Khiva - Allakuli Khan Madrasa
The Allakuli-Khan Madrasa, together with the adjacent Allakuli Khan Caravanserai, is part of the Ichan-Kala complex of historical and architectural sites in Khiva, which is an open-air museum with buildings dating back to the 14th century.
On the way from the eastern entrance of Ichan-Kala to the covered bazaar was the Allakuli-Khan Madrasa in ancient times, one of the most famous in Khiva and the surrounding area. The madrasa was built on funds of the Uzbek Khan Allakuli in the middle of the XIX century, the works were carried out in the course of two years, the construction started in 1833 and was finished in 1835.
The name of Allakuli-Khan, the incumbent successor of his father Muhammad Rahim-Khan I, is closely associated in the history of Khiva with the strengthening of the city’s power, the consolidation of the country’s borders and the rapid development of relations with many countries of the world. During his reign, the city was actively built up with residences, palaces, trading places, mosques and caravanserais. The famous Khan of Khiva – Allakulikhan, in order to transform the city into the most beautiful and attractive place in Asia, decided to demolish the old dilapidated madrasa, which in due course was built of a frame and rough bricks, and to build new educational institutions of baked bricks in its place. This is how the Allakuli-khan Madrasa came into being in Khiva.
The Allakuli-khan Madrasa was built on the artificial platform at the height of three metres, which clearly rose above the domes of the neighbouring educational institution Hojamberdibiya and was included in the territory of the inner part of the city of Khiva.
In the penultimate century, the ground floor housed a public library accessible to students of all the madrasas in the city. The library was supported by income from the nearby caravanserai and tema. The building now serves as a museum of medical art and history of medicine, named after the famous healer Abu Ali Ibn Sina, known in the world of medicine as Avicenna. There is also a restored craft centre within the madrasa.
The architecture of the Madrasa Allakuli-khan is not striking, yet the imposing building is considered one of the grandest and most beautiful structures of its time in the city.
The courtyard of the Allakuli-khan Madrasa in Khiva is a little different from the traditional courtyards of educational institutions of the time. The rows of two-storey hujras rest on the edges of the domes of the bazaar and rise above the domes of the entrance gate of Palvan-darwaza. The madrasa building itself is not rectangular, but has a trapezoidal shape with a four-storey, two-storey courtyard.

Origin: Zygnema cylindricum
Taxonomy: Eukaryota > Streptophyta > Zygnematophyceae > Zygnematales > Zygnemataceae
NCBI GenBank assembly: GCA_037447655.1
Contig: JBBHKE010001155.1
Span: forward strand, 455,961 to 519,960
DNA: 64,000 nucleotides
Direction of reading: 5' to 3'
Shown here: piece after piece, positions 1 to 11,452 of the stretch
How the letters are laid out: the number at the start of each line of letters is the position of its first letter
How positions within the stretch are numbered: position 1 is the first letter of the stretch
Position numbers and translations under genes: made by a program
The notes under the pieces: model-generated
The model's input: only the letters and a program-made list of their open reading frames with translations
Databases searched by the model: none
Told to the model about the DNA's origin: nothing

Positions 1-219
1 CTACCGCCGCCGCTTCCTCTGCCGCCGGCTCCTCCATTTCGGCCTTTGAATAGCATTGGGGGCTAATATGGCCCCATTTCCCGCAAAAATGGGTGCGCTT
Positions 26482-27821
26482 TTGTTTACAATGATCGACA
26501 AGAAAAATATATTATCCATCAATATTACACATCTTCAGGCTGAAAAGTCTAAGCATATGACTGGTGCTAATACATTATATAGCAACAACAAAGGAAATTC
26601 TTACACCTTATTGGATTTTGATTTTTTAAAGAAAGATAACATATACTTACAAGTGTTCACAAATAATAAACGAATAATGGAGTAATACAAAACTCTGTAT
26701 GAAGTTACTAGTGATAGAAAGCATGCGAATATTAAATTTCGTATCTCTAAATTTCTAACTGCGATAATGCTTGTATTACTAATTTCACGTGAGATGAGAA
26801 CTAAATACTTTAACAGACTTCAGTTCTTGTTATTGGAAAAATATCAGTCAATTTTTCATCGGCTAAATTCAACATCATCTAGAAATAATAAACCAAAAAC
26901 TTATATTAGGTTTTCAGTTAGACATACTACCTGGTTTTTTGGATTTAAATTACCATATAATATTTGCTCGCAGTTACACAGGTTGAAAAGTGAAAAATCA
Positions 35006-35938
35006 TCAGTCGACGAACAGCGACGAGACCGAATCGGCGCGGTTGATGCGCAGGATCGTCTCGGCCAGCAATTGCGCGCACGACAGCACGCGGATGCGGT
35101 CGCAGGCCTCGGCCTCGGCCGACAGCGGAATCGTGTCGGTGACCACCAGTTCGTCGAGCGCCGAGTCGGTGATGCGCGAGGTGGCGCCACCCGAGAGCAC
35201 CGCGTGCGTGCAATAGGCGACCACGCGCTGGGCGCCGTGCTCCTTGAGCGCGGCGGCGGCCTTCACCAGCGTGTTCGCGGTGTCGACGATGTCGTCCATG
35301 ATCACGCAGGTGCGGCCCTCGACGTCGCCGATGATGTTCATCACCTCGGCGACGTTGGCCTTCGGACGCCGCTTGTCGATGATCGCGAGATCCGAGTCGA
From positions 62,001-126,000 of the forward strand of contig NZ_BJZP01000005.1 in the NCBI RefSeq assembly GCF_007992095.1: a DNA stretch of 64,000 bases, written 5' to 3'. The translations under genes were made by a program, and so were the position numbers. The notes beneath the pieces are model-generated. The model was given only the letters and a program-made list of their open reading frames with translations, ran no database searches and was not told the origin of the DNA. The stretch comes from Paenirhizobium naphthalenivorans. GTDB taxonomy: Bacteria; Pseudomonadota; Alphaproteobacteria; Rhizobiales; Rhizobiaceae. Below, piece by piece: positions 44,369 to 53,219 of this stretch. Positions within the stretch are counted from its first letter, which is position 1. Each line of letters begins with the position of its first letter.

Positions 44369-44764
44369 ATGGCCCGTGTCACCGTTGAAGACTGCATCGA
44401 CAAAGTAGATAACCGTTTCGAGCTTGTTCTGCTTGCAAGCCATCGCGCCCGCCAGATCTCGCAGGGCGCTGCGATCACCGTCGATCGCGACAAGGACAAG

The Allakuli-khan Madrasa complex comprises 99 hujras (or cells), 2 mosques (winter and summer mosques in the western aiwan), a lecture hall (darskhana) and an entrance hall. Each hujra had a door and a window, and its lower part was decorated with baked bricks in the shape of a square and the walls were plastered with ganch. The vaults of the hujras are in a rustic style.
The interiors of madrasa buildings, including mosques, have no special decorations and large domes. The walls of the buildings are flat, the niches are deep and unsightly. All ornaments are on the outer walls of the building. The main façade of the madrasa, executed in the form of majolica of the Choresm type in the graphic colours of black and white and painterly blue, covering all the vertical surfaces and half-vaults, looks out on the courtyard of another educational institution called the Khojamberdybiya. The majolica on different walls has a different pattern depending on the location.
The architecture of the late Khorezmian Middle Ages is presented here in all its glory. The large scale does not detract from the amazing proportionality and the traditional décor gives the building both austerity and celestial lightness. The arched niches and the portal above the entrance, the tympana and the frames of the double arcade, as well as the three quarters of the portal’s columns are also decorated with majolica and paintings in black outlines as well as beautiful plant patterns. The south portal of the building attracts attention with an ornament in the form of many intertwined rings.
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